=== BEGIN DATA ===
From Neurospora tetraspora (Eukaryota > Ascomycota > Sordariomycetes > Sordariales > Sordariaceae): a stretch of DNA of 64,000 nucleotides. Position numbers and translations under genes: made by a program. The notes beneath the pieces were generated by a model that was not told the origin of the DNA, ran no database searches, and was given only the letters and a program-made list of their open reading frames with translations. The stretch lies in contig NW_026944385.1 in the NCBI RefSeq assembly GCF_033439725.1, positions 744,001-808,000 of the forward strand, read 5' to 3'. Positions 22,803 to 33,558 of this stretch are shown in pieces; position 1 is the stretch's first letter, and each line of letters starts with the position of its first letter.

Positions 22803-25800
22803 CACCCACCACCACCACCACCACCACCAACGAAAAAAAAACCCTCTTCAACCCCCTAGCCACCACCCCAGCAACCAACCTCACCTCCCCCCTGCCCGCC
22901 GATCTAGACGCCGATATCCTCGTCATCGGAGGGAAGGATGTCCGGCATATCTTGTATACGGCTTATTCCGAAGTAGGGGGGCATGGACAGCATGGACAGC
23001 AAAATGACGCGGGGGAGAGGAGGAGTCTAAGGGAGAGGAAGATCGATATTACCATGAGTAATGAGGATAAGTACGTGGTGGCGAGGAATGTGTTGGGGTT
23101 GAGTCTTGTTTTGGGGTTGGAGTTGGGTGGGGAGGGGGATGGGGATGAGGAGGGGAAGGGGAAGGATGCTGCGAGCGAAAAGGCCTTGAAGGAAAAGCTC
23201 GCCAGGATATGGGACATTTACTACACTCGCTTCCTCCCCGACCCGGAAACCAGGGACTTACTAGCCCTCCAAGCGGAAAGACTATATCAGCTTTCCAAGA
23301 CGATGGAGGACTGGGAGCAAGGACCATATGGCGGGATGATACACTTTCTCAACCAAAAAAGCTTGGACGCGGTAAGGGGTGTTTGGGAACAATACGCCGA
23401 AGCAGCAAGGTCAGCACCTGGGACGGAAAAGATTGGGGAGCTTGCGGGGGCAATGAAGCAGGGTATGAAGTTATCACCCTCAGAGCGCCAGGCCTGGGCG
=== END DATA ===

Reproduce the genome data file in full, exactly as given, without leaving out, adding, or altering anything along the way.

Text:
From Neurospora tetraspora (Eukaryota > Ascomycota > Sordariomycetes > Sordariales > Sordariaceae): a stretch of DNA of 64,000 nucleotides. Position numbers and translations under genes: made by a program. The notes beneath the pieces were generated by a model that was not told the origin of the DNA, ran no database searches, and was given only the letters and a program-made list of their open reading frames with translations. The stretch lies in contig NW_026944385.1 in the NCBI RefSeq assembly GCF_033439725.1, positions 744,001-808,000 of the forward strand, read 5' to 3'. Positions 22,803 to 33,558 of this stretch are shown in pieces; position 1 is the stretch's first letter, and each line of letters starts with the position of its first letter.

Positions 22803-25800
22803 CACCCACCACCACCACCACCACCACCAACGAAAAAAAAACCCTCTTCAACCCCCTAGCCACCACCCCAGCAACCAACCTCACCTCCCCCCTGCCCGCC
22901 GATCTAGACGCCGATATCCTCGTCATCGGAGGGAAGGATGTCCGGCATATCTTGTATACGGCTTATTCCGAAGTAGGGGGGCATGGACAGCATGGACAGC
23001 AAAATGACGCGGGGGAGAGGAGGAGTCTAAGGGAGAGGAAGATCGATATTACCATGAGTAATGAGGATAAGTACGTGGTGGCGAGGAATGTGTTGGGGTT
23101 GAGTCTTGTTTTGGGGTTGGAGTTGGGTGGGGAGGGGGATGGGGATGAGGAGGGGAAGGGGAAGGATGCTGCGAGCGAAAAGGCCTTGAAGGAAAAGCTC
23201 GCCAGGATATGGGACATTTACTACACTCGCTTCCTCCCCGACCCGGAAACCAGGGACTTACTAGCCCTCCAAGCGGAAAGACTATATCAGCTTTCCAAGA
23301 CGATGGAGGACTGGGAGCAAGGACCATATGGCGGGATGATACACTTTCTCAACCAAAAAAGCTTGGACGCGGTAAGGGGTGTTTGGGAACAATACGCCGA
23401 AGCAGCAAGGTCAGCACCTGGGACGGAAAAGATTGGGGAGCTTGCGGGGGCAATGAAGCAGGGTATGAAGTTATCACCCTCAGAGCGCCAGGCCTGGGCG